Report of the Inaugural Meeting and Subsequent Social Gatherings of the Congress

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Prepared and issued for the Third Pan-Pacific Science Congress by the Kokusai Shuppan Insatsusha, 1926 - 34 pages

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Page 10 - To initiate and promote co-operation in the study of scientific . problems relating to the Pacific region, more particularly those affecting the prosperity and well-being of Pacific peoples ; (b) To strengthen the bonds of peace among Pacific peoples by promoting a feeling of brotherhood among the scientists of all the Pacific countries.
Page 7 - University; and the chairman of the division of medical sciences of the National Research Council, chairman ex officio.
Page 6 - Science Congress needs. With this in view, provision has been made for Divisional Meetings of a much wider scope than Sectional Meetings, and scientific programmes have been arranged for the most part in the form of symposia upon selected subjects. It is hoped that these somewhat exceptional arrangements will also meet with the general approval of the Congress. With reference to these symposial subjects, there is one of peculiar importance, distinguished from the others by its more general character,...
Page 5 - ... and important details of the proceedings, which can not be given here because of limitations of space, should be sought in the printed reports. The International Research Council brings into effect the plan proposed by the Council of the National Academy of Sciences at the interallied conference held in London in October, 1918, under the auspices of the Royal Society, and indorsed by the National Academy at its autumn meeting of the same year. The purpose in view was to establish a federation...
Page 4 - PRESIDENT OF CONGRESS. Your Imperial Highness, Excellencies, Ladies and Gentlemen: I esteem it a rare privilege and honour to preside over this Congress at which not only the different countries of the Pacific but also those of Europe are represented by so large a number of distinguished men of science, a Congress which has high ideals and noble objects in view and which is destined to have a far-reaching influence upon the happiness and welfare of Pacific peoples. This privilege and...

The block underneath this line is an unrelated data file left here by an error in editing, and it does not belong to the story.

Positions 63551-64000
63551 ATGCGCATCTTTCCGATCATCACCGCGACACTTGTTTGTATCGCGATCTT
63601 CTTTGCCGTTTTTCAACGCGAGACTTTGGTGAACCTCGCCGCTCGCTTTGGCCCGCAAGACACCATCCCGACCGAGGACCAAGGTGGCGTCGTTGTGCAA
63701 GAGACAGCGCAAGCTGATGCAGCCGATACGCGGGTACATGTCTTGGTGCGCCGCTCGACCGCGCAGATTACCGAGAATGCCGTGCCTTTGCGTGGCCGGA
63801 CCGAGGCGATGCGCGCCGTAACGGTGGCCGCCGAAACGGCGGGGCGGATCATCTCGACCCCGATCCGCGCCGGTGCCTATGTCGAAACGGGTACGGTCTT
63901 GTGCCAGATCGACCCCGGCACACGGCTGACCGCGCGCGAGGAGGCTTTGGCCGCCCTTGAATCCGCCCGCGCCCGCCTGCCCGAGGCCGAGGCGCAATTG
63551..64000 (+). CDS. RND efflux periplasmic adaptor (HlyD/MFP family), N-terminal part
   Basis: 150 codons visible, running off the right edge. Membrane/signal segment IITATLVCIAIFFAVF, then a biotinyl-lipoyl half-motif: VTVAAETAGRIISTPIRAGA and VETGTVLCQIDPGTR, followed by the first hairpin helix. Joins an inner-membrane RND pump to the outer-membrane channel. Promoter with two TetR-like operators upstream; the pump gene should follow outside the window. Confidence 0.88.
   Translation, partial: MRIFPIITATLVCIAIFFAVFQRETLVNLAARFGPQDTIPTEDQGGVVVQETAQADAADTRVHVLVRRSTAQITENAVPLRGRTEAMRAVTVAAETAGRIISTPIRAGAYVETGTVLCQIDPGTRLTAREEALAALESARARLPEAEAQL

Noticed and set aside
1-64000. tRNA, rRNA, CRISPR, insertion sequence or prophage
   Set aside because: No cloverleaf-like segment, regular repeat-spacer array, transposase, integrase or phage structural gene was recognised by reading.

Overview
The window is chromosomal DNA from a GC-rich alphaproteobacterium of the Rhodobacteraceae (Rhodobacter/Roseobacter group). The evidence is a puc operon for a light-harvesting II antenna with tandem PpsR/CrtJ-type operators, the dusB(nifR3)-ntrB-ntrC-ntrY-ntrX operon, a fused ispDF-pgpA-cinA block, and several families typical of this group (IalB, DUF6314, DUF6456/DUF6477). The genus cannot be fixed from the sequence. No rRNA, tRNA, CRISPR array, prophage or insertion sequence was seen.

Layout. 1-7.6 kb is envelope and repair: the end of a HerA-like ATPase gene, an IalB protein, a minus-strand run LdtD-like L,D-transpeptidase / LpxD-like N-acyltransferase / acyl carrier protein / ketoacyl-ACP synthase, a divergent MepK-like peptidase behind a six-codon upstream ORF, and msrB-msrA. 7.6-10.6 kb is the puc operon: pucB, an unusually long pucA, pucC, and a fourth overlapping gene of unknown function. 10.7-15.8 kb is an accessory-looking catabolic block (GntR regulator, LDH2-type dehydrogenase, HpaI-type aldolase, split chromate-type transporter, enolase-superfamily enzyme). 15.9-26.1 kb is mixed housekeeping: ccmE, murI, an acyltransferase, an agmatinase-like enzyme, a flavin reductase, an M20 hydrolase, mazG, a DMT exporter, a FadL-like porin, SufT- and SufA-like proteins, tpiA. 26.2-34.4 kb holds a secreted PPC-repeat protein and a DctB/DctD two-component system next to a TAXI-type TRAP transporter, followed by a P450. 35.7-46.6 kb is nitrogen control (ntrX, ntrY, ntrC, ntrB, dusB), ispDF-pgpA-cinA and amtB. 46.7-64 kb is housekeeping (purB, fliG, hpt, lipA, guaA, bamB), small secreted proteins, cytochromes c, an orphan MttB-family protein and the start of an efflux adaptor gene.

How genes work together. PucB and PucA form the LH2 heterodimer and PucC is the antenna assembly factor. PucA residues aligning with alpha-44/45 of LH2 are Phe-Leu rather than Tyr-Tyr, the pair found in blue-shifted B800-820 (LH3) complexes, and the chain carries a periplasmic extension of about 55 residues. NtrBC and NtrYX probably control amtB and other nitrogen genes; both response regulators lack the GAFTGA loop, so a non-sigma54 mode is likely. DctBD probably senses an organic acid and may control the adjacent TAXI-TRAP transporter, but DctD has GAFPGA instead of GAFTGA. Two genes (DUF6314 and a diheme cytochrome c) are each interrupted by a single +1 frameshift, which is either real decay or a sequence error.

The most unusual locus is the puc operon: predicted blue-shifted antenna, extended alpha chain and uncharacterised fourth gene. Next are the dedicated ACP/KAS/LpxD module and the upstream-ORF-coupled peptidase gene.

Page 7 - ... feeling which prompts one heart to speak to another, and without which true friendship can hardly be expected. Relying therefore upon the spirit of sacrifice and service on the part of those scientists to whom English is a foreign language, a spirit which every individual and every nation should learn to cultivate, if the world is to be improved, it is to be hoped that the unity of language will forever remain an important feature of the Pan-Pacific Science Congress.
Page 31 - What to do first," and this question showed the necessity of knowing what had been done and what was in the process of doing. At this juncture, Dr. AG Mayor, of the Carnegie Institution, made what then seemed a revolutionary proposal : nothing less than calling together at some convenient place a group of scientists known to be deeply interested in Pacific problems.
Page 36 - I ask you to join with me in drinking to the health of that Great Gentlemen, our President.
Page 32 - ... event, participated in by the imperial family, government officials, educators, business men, financiers, farmers and school children. In the true sense of the word, the overseas visitors were honored guests of the nation. So obvious was the feeling of goodwill that the congress seemed to be a group of friends gathered to discuss science rather than scientists welcomed to a delightful country.
Page 6 - Congress differs from all other scientific congresses. Also because of the primary object of the Congress, which is not the direct advancement of knowledge in general, it is plainly evident that the activities of the Congress should be limited to sciences as applied to definite Pacific problems. A...

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